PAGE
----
Chained: A Victorian Nightmare

To be blunt, the first time I saw an article about “Chained: A Victorian Nightmare,” I glossed over it. The title was super cool, but when I learned it was a retelling of “A Christmas Carol,” I tuned out. “A Christmas Carol” did not excite me.  I have seen a live version, a Disney version, a CGI version, a Bill Murray version, and undoubtedly others that don’t spring to mind at the moment. Another version seemed superfluous, even if it did involve VR.

When I discovered that it somehow added immersive theater, and the early word was excellent, it sounded more intriguing. Luckily, I was able to get into the nearly sold-out run and headed to downtown Los Angeles, to an unassuming gated building in a quiet neighborhood.  It’s clear that MWM Immersive are not relying on foot traffic for their show. Upon entering the large dim room, a combination lobby and art gallery, a young woman greeted me and gave me headphones to listen to a selected soundtrack while browsing concept art for the upcoming show.  I was the only person there, as Chained is a show for one person at a time.  The headphones sneakily doubled as a way to block out any sounds coming from the show currently running while I waited for my time slot.

The Thrill of Discovery

At the appointed time, I am shown through a door and given one simple instruction. Then the door shuts behind me and I am now the main character of my own version of the famous story. I am not playing Scrooge, per se, but I am talking to an actor in a Victorian office set, warning me about my life and my choices. This onboarding process gives me the way to “cross over” and see the spirits (by putting on the VR headset) who will enlighten me. It is also where the first bit of magic happens.

I am no stranger to free-roaming virtual reality. I’ve been through the Void’s dimensions and have a good idea of the tricks behind the scenes. Yet the first moment of Chained’s virtual world is so unexpected and wondrous that I become a bit giddy. A story I thought would feel redundant has already thrilled me.

A Personal Story

The rest of the story follows the same structure as the one you know, but it’s more personal.  Marley’s ghost asks you questions about your life and regrets, and it’s in your best interest to answer honestly. The answers will come up later when you are visited by the spirits of Christmas Past, Present, and Future. Besides the relevancy of the message, Chained keeps your attention by showing you visions of the spirits that you haven’t seen before. There is no youthful woman, no jolly giant. The creators keep these spirits closer to the written version (which I admit I’ve never read), and they’re scary. Which is the intention, of course.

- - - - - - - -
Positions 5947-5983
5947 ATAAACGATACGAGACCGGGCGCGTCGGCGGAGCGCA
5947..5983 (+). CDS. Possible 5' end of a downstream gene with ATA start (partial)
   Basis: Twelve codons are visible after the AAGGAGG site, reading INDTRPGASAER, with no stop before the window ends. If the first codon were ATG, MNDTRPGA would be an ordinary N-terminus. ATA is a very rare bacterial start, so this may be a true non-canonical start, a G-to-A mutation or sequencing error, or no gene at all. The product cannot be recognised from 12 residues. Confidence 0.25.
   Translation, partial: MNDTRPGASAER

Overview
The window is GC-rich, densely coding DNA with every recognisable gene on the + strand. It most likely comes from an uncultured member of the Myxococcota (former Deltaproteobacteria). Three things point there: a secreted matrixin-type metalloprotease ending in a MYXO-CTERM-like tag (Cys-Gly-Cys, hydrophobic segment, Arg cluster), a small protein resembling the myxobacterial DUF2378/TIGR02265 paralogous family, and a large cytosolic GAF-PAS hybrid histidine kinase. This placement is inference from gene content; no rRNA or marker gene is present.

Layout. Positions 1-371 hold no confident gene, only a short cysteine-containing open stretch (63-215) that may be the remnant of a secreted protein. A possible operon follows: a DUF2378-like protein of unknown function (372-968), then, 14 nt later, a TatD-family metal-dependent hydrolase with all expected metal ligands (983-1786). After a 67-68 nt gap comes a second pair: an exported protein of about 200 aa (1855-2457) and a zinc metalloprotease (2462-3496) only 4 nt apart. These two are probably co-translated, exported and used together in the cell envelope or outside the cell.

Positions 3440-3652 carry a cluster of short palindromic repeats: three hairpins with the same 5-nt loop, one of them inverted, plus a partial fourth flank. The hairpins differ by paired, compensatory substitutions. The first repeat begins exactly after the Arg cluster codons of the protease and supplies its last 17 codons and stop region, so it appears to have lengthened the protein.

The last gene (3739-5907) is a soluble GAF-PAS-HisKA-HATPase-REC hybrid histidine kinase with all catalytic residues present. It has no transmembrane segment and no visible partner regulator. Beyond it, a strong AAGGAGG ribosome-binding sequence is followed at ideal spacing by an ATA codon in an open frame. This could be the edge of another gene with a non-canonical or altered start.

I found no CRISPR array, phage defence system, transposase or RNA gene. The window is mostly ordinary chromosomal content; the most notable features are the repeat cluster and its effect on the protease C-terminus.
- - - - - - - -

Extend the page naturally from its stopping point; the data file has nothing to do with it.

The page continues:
The chills continue through the end of the story. Unlike Ebeneezer, you emerge from your visit with the spirits not into Christmas Day with Bob Cratchit, but by yourself into the lobby and back onto the dark Los Angeles street. Clutching the memento of your metaphysical journey (a definite trend at immersive theater shows), you are left to ponder the message as it applies to your own life and actions.

Reality Enhances the Virtual

While the Virtual Reality lets you experience another place and time, as well as the ghosts, it’s the actual reality that makes Chained such a high-quality show. The actors at my show were James Cowan (Kansas Collection, Delusion: The Blue Blade), who plays the spirits, and Genevieve Gearhart (The Speakeasy Society). The roles were originated by Michael Bates and Haylee Nichele, who still play the roles on other dates. At my show, Ms. Gearhart was a perfect transition from modern day to Victorian England, and Mr. Cowan was nothing short of astonishing performing all the spirits, including their voices and motion capture live in the room, making you believe they are all separate entities. Additionally, the behind-the-scenes crew worked wonders to pull off several practical effects that let you physically interact with the virtual world. This includes the mind-blowing effect I mentioned earlier.

In Good Hands

Meeting with the team of Justin Denton, the creator, and Ethan Stearns, the executive producer from MWM Immersive, was enlightening and a lot of fun. They both have backgrounds that prepared them for this kind of entertainment, and their passion really shines through. I got a peek behind the curtain and the operation of the show was as impressive to me as the first-hand experience. They were both very gracious with their time. Since I was curious about the audience for this type of hybrid VR/theater show, they told me it was mostly split between fans of those two media types, with a smattering of haunt/horror fans. I was hoping to hear that literature fans might be intrigued to check out this new take on Dickens, but maybe the word just hasn’t reached them yet.

Maybe I can help with that! Because of the audience size of 1, Chained has limited tickets that are currently sold out through January 5, 2019. New tickets are released every Monday morning though, so your best chance to get one is to follow @becomechained on Twitter and Facebook (Chained is also on Instagram). Tickets are $40 and available in the evenings, from 6:00 to 10:40. More information, and the link to tickets, is available at their website, I am hoping they will extend it here in LA before taking it to other cities so more people can have a chance to experience this truly unique and memorable show!

Ryan S. Davis

I love board games, thrill rides and travel. I'm happy to watch and review all kinds of movies, from mainstream blockbusters to art house indies. As a Warner Bros. employee, I'm privileged with a glimpse of Hollywood many don't see, but my opinions here are my own and not representative of the company.

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